#mumlife

I’m starting to realise that there is definitely strength in numbers.

Being a mum can be incredibly lonely. You’ve created this new life and, probably about 90% of the time (in my case 99%) you have no idea what you’re doing. You have questions: is this normal? Am I doing this right? Should my baby really breastfeed this much? (The answer is yes, your baby will breastfeed until the point you think they will actually explode).

Your life has changed beyond anything you could have imagined, and you go from being able to basically do what you want to having to plan for a quick toddle round the garden.

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Katie Kirby probably puts it best in Hurrah for Gin:

…this was the point in my life where everything shifted from being all about me to it all being about somebody else. I couldn’t nip to the corner shop to buy a bag of pickled onion Monster Munch, grabbing my keys and purse on the way out; I had to relearn how to live, putting another person first. (Kirby, 53)

And she is completely and utterly right. Also, pickled onion Monster Munch are THE best crisps. Its just a fact.

It becomes so much harder, impossible even, to carry on as you were. You just can’t, and you need people to help you through the transition to mum. You’d think the whole pregnancy thing would prepare you but, despite the limitations on soft cheese and the discomfort, you can still pretty much enjoy a bit of free time. The concept of free time is null and void when the baby arrives.

This is why it is so important to find your group, people who just get it. I have a supportive husband, and I have family around. But I do think it is different for my husband, and yes my family are supportive, but they’ve also parented and they had their own way of doing it. Some things you maybe don’t want to discuss with your parents, I can think of a couple of things. Sometimes you want to say things and just not have the advice, sometimes you just need someone to say “Yeah, I completely get it.”

I was lucky enough quite early in my pregnancy to find that group. They’re strong and amazing women, who so deeply support each other. How fiercely these women will support each other is quite amazing.

I hesitated then, because I wanted to say how fiercely they will protect their own, and they do. But “their own” is any woman who needs and asks for their support. They welcome with open arms.

I believe that having these women behind me is the reason I didn’t give up on breastfeeding, and they’ve helped my confidence soar since having Pippin.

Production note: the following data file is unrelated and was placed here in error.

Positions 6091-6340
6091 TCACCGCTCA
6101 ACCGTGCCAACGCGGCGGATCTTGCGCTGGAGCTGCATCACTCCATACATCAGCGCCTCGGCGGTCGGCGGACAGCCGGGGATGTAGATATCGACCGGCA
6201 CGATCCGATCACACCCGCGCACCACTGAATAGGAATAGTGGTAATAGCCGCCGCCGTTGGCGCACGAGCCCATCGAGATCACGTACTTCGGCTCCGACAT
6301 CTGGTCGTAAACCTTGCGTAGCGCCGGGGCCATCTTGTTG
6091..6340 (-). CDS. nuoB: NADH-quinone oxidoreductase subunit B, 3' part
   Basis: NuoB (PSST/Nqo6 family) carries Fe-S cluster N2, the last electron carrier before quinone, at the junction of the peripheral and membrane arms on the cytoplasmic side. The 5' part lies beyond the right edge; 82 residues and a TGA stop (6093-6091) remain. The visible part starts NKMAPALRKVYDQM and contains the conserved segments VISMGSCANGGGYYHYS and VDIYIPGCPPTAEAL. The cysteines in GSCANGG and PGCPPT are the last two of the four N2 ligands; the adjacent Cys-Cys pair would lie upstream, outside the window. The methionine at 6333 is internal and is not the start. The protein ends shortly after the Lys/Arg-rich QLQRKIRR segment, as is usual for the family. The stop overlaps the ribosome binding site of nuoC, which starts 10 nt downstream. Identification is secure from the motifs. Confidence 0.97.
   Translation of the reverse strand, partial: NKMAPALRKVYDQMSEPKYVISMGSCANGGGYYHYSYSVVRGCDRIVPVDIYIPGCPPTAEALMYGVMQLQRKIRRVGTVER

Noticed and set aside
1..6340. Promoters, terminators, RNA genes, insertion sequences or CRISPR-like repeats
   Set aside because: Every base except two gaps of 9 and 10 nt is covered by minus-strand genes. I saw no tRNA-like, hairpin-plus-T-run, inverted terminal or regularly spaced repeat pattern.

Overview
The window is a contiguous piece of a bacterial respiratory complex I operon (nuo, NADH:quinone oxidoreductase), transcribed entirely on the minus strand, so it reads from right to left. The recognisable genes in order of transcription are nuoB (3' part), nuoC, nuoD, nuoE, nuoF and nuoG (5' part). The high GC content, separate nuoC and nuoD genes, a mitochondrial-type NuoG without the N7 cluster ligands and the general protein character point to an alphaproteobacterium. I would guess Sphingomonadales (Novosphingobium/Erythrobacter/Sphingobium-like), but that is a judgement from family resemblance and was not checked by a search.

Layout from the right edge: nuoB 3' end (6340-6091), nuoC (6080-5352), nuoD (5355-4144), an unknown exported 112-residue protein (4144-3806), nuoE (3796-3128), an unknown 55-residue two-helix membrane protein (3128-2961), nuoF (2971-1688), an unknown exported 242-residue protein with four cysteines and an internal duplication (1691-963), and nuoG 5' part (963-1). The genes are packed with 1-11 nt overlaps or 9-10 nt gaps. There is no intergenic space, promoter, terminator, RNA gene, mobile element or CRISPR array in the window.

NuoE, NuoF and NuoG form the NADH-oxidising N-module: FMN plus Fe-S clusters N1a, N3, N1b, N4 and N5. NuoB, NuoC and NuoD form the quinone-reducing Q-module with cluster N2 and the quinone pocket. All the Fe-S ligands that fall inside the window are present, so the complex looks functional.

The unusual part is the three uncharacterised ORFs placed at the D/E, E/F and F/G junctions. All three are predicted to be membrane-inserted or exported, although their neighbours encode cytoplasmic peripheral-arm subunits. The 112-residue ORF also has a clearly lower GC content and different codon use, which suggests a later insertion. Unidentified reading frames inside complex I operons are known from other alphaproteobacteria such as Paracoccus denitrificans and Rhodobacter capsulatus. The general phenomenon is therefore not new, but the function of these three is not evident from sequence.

Without support networks, without a mama family motherhood can be unspeakably lonely and it really shouldn’t have to be.

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The Post Partum Body: Three Months In

I wrote a post (which you can read here) about my first views of my body after having a baby. My first reactions weren’t positive, but I did feel strong. Strong that I had gone through it all and was still standing.

The emotions from the birth are still pretty raw for me, and I have realised over the last few months that it has left me feeling soft, squishy and very vulnerable. And I am not just talking about my abdomen!

My first real challenge to my confidence is fast approaching. Since the birth I have lived in my giant panties, maternity leggings and oversized tops. Practical I have said: easy for whipping the breasts out and the high waists stop the rubbing on my wound.

But I have to acknowledge now that my maternity leggings are just starting to look a bit saggy, and although oversized tops are practical,the one’s I bought in late pregnancy are less ‘oversized’ and more ‘dressed in a bin bag’.

As I said, the test to my confidence is approaching. I am meeting a bunch of retro mummies and their bubbas at the Christmas Markets. This will be the first time I have dressed up since Pippin was born, and the first time I have dressed my new tummy. Scary stuff!

I am still swollen, although it has come down a lot I still have an overhang. I was measuring my waist today for a pair of jeans and my waist is still a whole four inches bigger than it was pre-pregnancy (and yet I weigh less. How does that work?). That made me sad.

What won’t be visible are my stretchmarks, which are fading quite well. My stomach still feels deflated, and there are patches where I have no feeling at all.

I need to not beat myself up, it is still early days in my recovery and to all the people who matter to me I am still me. Plus I really doubt that any of the mummies on Thurs will refuse to associate with me because of my mum tum.

Breastfeeding Frustrations

As a breast feeding mum I’ve found that there are a number of days you feel like you might want to chuck yourself out of the nearest window.

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I speak in jest of course. These are usually days when we’ve not left the house, we’ve been stuck to the bed all day, feeding. When you try and put the baby down, but they scream and generally its all a little bit pants.